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Chapter 18. Multiprocessing > fork() Gotchas - Pg. 502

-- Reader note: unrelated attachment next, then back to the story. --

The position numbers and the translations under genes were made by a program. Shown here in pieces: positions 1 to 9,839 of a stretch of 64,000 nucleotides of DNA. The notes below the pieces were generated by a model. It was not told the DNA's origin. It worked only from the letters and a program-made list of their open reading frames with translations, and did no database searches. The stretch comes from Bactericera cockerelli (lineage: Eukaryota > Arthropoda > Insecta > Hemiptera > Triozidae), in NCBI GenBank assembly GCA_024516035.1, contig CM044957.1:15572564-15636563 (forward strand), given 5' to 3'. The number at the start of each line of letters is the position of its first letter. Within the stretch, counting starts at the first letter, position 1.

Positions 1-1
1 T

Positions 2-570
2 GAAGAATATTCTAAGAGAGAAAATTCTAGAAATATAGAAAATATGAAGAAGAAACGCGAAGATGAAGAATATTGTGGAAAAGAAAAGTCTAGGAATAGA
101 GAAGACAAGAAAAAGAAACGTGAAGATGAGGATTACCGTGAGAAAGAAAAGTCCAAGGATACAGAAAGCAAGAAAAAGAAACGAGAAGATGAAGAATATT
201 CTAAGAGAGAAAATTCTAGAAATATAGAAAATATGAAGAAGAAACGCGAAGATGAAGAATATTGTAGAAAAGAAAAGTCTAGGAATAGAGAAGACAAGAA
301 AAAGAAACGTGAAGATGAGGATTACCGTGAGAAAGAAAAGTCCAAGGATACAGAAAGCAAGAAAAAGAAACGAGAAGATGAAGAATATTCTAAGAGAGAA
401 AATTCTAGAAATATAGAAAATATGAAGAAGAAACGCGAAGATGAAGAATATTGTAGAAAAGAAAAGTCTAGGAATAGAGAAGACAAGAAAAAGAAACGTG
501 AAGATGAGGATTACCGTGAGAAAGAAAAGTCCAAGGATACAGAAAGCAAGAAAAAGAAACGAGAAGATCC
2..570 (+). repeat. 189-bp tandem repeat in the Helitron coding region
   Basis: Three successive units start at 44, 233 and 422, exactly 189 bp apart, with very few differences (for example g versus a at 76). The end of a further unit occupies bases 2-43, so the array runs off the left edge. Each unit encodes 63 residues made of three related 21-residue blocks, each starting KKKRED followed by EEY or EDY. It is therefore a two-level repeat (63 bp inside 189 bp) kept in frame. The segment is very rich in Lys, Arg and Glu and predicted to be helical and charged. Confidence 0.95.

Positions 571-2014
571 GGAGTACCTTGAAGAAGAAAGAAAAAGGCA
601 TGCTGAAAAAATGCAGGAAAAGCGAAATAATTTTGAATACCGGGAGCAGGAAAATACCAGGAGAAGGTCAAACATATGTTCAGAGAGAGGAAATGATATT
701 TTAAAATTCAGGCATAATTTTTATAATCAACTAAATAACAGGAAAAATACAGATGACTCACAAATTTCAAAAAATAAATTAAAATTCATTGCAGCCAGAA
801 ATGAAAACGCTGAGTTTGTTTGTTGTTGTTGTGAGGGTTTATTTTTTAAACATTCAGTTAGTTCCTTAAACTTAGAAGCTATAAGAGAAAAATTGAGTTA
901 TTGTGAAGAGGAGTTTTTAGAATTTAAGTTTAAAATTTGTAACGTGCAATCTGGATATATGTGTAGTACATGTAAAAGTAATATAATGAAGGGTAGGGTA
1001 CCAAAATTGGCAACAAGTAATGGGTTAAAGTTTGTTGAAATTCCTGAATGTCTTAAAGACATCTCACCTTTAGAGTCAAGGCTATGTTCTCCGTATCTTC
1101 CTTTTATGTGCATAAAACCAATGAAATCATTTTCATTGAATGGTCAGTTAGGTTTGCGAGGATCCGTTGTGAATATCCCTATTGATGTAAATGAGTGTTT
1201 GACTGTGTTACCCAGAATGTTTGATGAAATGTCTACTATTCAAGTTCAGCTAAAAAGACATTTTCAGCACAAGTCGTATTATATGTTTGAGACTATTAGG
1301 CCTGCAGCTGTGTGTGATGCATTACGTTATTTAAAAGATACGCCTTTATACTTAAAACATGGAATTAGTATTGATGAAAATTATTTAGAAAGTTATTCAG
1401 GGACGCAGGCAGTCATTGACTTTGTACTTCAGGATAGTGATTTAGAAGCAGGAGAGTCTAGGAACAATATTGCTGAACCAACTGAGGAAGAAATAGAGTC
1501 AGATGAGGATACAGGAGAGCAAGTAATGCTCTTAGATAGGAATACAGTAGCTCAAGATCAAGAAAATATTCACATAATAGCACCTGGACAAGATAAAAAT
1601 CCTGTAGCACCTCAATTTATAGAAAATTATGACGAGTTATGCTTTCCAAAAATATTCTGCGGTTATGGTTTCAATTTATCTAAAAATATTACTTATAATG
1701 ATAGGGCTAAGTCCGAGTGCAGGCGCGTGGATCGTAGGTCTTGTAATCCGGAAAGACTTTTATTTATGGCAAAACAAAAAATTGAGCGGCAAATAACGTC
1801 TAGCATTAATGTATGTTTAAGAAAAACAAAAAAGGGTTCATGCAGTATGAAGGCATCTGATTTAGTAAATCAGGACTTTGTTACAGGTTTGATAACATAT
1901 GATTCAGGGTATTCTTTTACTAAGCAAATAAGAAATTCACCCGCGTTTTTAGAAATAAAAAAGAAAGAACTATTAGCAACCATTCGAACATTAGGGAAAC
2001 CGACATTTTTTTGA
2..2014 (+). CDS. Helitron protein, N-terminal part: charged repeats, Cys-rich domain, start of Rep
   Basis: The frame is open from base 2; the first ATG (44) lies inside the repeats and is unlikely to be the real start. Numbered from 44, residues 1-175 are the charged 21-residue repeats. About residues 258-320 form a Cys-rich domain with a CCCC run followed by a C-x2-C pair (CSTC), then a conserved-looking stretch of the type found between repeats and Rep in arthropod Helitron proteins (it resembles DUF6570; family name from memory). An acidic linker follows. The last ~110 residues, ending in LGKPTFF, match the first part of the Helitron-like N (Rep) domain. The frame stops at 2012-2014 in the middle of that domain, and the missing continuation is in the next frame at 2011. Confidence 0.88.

Chapter 18 Multiprocessing FILE *blarg; char buffer[BUFSIZE]; blarg = fdopen (pipeline2[0], "r"); while (fgets(buffer, BUFSIZE, blarg)) { printf ("%s", buffer); } // and wait int childStatus; waitpid (grep_pid, &childStatus, 0); waitpid (tr_pid, &childStatus, 0); // whew! All done. status = EXIT_SUCCESS; bailout: return (status); } // main A sample run: $ ./pipeline AIRMAIL AUMAIL BEMAIL BLACKMAIL BLACKMAILER CAMAIL ... UNMAIL UNMAILABLE UNMAILABLENESS UNMAILED fork() Gotchas While Unix file descriptors are inherited across fork() , most Mach ports are not. Cocoa relies on Mach ports for much of its private interprocess communication, including communication with the window server. Expect problems if you try to use Cocoa after a fork() . When you are using threads (which Cocoa and Core Foundation programs use implicitly), only the thread that calls fork() is running in the child. Unfortunately, all of the other thread stuff (mutexes and other data structures) still exists, and data structures that are protected by mutexes are potentially still in an indeterminate state, which can lead to total mayhem. If you are using threads (or if a framework or library is using them on your behalf), the only safe functions to call after a fork() are the exec() functions and any of the async-signal-safe functions (the ones you can call in a signal handler). Under Mac OS X 10.6 and later, if you are using run loops, they are spinning up the Grand Central Dispatch workqueue threads on your behalf. The Foundation URL loading system uses threads, as do certain services in Core Foundation. Many other Apple frameworks use threads under the hood, as well. 502